The Importance of Dry Firewood
The most frustrating aspect of starting a fire, whether at home or in the great outdoors, is when you can’t get it to light. You have your logs placed perfectly to allow for air flow, you have your fire starter, and you have an effective lighter… yet, the logs just won’t seem to catch.
The Downfall of Moisture
This most likely comes down to the moisture content of the wood you’re using. Most people don’t know this, but it needs to be split and covered off of the ground for 12 months prior to use.
Moisture content can be your worst enemy! It is the water weight of the wood compared to the dry weight. To put this into perspective, a freshly cut tree can have a moisture content of over 200%, while completely dried wood can have 0%. Typically, when you purchase wood, you need to reduce that moisture ratio from around 35% at the time of the sale to 25% or less. Otherwise, it will be challenging to burn.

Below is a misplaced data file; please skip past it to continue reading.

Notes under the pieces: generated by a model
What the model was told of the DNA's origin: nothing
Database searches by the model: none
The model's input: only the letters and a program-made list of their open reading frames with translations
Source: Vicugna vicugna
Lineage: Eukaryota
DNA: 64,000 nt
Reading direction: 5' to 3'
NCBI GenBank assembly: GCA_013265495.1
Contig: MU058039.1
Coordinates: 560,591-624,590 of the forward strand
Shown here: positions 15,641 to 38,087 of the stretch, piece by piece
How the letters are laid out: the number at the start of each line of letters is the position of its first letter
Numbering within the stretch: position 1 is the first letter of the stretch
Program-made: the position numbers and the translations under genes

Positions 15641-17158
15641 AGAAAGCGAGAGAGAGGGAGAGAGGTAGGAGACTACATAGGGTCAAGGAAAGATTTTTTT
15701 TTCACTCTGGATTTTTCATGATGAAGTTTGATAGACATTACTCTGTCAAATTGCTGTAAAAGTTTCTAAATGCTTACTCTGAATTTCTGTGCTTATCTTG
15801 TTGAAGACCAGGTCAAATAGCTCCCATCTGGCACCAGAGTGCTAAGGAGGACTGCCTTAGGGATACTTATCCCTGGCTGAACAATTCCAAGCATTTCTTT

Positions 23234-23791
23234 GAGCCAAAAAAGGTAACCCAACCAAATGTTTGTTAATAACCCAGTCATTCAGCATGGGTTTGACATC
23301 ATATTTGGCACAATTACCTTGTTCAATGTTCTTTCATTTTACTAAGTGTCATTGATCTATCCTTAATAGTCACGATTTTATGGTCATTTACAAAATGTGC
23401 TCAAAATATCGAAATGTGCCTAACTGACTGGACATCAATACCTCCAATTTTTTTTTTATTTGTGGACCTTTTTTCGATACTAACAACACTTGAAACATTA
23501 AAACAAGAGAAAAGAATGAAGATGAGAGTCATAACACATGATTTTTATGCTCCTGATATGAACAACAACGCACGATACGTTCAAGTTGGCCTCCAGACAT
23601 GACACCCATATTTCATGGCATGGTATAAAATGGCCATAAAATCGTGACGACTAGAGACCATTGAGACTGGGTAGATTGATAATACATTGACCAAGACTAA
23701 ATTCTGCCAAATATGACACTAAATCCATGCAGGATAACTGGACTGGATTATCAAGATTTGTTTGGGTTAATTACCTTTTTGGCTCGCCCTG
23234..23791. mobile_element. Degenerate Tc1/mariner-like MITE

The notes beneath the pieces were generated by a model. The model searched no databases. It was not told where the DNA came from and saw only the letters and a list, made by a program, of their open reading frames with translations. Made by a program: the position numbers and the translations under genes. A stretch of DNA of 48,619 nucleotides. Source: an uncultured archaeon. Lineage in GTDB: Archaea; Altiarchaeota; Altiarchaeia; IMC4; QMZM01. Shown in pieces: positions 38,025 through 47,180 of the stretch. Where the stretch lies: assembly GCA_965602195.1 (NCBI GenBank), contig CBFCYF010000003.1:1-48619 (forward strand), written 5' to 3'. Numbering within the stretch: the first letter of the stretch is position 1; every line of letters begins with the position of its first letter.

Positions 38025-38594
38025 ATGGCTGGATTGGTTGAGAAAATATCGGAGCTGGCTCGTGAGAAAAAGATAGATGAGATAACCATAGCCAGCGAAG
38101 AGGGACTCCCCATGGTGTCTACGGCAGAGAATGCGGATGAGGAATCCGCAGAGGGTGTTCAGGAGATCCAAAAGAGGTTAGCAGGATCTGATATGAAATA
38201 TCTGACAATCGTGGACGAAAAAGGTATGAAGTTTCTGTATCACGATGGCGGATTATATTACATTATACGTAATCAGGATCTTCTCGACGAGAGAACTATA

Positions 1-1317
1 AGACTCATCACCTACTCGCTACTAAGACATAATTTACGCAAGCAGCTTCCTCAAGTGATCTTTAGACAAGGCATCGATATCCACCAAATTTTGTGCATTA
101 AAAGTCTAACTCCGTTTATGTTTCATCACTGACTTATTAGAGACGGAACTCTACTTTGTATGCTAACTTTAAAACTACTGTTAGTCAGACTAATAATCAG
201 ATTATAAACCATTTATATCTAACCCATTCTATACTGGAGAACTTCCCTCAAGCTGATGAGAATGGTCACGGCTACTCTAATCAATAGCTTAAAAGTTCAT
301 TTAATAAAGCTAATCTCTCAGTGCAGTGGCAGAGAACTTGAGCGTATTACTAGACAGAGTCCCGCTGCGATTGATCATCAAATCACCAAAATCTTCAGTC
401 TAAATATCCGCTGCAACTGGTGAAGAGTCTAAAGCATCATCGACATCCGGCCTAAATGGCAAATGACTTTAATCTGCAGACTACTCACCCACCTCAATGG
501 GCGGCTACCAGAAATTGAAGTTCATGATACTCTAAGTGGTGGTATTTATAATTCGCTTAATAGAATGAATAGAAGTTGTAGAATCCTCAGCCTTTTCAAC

The Drier the Wood, the Less Creosote
In addition to it being easier to catch fire, drier wood has a huge additional benefit: it reduces carbon particulate emissions. This means that it is producing less creosote, which is the harmful byproduct of your fire that remains behind in your chimney. It causes harm to the walls and lining of your chimney in the long-run, so the less creosote the better. It means fewer necessary repairs down the road. In turn, this is both better for the environment, as well as for you and your family.
Smoke: Less is Better
The smell of smoke is charming and enjoyable in the fall and winter seasons, we know, but in high concentrations, it is unnecessary and unhealthy. Wood smoke particles can get into your eyes and respiratory system. Especially if you suffer from asthma or another health condition, you’ll want to be aware of the impact of smoke on your body and your proximity to it.
The more efficient you are in burning your wood, the less smoke will be produced. Keep that in mind and plan ahead to burn wood with a low moisture content, when possible. A low-smoke fire should always be the goal!
If you’d like to read more about our clean burning practices and learnings on firewood emissions, check out our Firewood Project.